By Bill Hudson

MINNEAPOLIS (WCCO) — It could be any house on any street, but when you see the massive icicles clinging to the roof you instantly recognize one of winter’s cruelest tricks – the damaging and unsightly ice dam has returned to Minnesota homes.

“That’s just why it’s starting to pop up now because we just started to get snow,” said Steve Kuhl, a contractor.

Winter is when Kuhl undoes the damage being caused by ice dams. On ladders, his crews will use 300-degree steam to melt away potential trouble.

“We’ve had people use pickaxes, hammers, chainsaws and all sorts of things. In fact, our roofing division fixes some of that damage every year,” Kuhl said.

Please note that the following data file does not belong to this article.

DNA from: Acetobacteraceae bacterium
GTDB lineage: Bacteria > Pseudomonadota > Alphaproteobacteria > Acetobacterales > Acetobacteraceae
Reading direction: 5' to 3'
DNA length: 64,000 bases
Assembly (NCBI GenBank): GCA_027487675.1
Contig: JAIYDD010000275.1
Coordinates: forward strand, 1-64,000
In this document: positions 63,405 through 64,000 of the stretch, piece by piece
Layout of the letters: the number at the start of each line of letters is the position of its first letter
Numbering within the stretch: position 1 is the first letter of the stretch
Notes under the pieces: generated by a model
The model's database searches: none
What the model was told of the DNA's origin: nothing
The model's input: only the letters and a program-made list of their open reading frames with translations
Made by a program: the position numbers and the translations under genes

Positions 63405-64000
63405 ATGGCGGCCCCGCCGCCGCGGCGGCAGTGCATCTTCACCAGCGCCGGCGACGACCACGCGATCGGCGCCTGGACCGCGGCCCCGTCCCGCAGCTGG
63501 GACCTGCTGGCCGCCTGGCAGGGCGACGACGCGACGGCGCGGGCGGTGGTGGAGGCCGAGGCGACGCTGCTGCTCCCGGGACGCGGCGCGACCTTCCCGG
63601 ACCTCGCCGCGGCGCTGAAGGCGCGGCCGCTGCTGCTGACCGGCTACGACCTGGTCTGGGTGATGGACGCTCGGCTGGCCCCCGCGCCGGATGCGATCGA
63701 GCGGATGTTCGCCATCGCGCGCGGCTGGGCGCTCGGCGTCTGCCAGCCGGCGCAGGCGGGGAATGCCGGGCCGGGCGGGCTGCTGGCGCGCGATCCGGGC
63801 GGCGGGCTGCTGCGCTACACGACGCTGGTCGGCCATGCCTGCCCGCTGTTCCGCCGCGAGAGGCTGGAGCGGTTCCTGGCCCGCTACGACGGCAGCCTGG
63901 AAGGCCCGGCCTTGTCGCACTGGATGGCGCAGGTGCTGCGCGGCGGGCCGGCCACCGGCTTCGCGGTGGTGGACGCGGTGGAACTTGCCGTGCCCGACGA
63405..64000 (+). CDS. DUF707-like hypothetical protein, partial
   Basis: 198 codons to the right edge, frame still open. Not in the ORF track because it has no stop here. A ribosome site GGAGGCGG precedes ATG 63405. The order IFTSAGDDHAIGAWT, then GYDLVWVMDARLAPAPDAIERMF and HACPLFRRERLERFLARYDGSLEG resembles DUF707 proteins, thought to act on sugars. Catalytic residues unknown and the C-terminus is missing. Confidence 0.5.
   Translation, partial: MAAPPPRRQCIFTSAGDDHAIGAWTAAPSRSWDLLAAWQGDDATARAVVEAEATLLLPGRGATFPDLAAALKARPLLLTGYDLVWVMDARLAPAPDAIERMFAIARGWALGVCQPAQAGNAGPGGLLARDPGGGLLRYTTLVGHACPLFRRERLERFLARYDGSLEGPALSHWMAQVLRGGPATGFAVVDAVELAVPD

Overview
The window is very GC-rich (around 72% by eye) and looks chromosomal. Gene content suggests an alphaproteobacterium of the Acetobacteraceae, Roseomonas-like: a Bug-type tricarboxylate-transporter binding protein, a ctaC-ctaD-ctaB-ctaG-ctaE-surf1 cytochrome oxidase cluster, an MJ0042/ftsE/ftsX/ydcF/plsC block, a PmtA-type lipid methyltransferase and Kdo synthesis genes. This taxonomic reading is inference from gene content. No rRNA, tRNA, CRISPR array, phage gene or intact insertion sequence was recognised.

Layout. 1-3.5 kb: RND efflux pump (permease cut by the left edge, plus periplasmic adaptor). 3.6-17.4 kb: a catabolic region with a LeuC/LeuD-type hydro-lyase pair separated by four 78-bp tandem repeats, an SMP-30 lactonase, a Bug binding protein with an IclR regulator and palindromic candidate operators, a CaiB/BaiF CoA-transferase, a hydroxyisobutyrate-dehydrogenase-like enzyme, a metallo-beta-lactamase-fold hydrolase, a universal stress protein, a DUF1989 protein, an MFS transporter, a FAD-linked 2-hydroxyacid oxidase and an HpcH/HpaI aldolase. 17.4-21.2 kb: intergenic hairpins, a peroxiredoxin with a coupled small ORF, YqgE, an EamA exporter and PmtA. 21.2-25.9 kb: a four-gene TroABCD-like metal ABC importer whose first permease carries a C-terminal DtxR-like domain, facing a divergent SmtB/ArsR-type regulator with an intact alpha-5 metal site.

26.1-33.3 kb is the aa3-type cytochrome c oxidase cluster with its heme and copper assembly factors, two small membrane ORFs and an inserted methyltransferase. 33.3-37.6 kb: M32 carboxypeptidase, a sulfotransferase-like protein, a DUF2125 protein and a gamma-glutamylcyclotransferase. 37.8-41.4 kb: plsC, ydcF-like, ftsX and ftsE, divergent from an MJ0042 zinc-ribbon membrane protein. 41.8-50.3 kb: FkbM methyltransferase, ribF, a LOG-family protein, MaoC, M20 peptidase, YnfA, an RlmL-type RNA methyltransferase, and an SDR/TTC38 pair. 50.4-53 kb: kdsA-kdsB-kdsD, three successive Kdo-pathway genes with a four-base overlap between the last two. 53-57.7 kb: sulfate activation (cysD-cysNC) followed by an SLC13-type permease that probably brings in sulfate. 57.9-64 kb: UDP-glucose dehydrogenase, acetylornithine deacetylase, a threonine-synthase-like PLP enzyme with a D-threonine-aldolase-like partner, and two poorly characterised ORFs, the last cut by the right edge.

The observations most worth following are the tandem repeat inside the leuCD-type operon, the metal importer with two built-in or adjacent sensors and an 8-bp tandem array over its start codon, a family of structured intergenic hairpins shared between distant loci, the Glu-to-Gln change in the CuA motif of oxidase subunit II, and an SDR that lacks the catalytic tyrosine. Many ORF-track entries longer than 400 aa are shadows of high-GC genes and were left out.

Kuhl says steam is the only reliable and safe method to rid a home of ice dams.

Homes with poor insulation and ventilation lose tremendous amounts of heat through the attic. That, in turn, causes snow on the roof surface to melt and trickle down.

When that meltwater reaches the unheated eves along the gutters, it freezes and forms a dam. Any subsequent melting will often sink underneath the shingles and into a ceiling.

“Anything ice melt-related, we can’t keep it in stock,” says Jim Hudson, owner of Hudson Hardware in south Minneapolis.

Products such as heating cables and ice melt are in short supply due to the demand brought on by the cold and snow. In fact, he has just one roof rake remaining in stock.

“That’s probably the best thing they can do if you’re getting ice dams because if you get rid of all the snow, then the ice dam itself is not going to be a problem,” Hudson said.

So professionals advise homeowners to get outside and give your roof a glance. If icicles cling to the eves, it’s time for action before that dam up top becomes a flood inside.

For more information on identifying and dealing with ice dams, click here.

Bill Hudson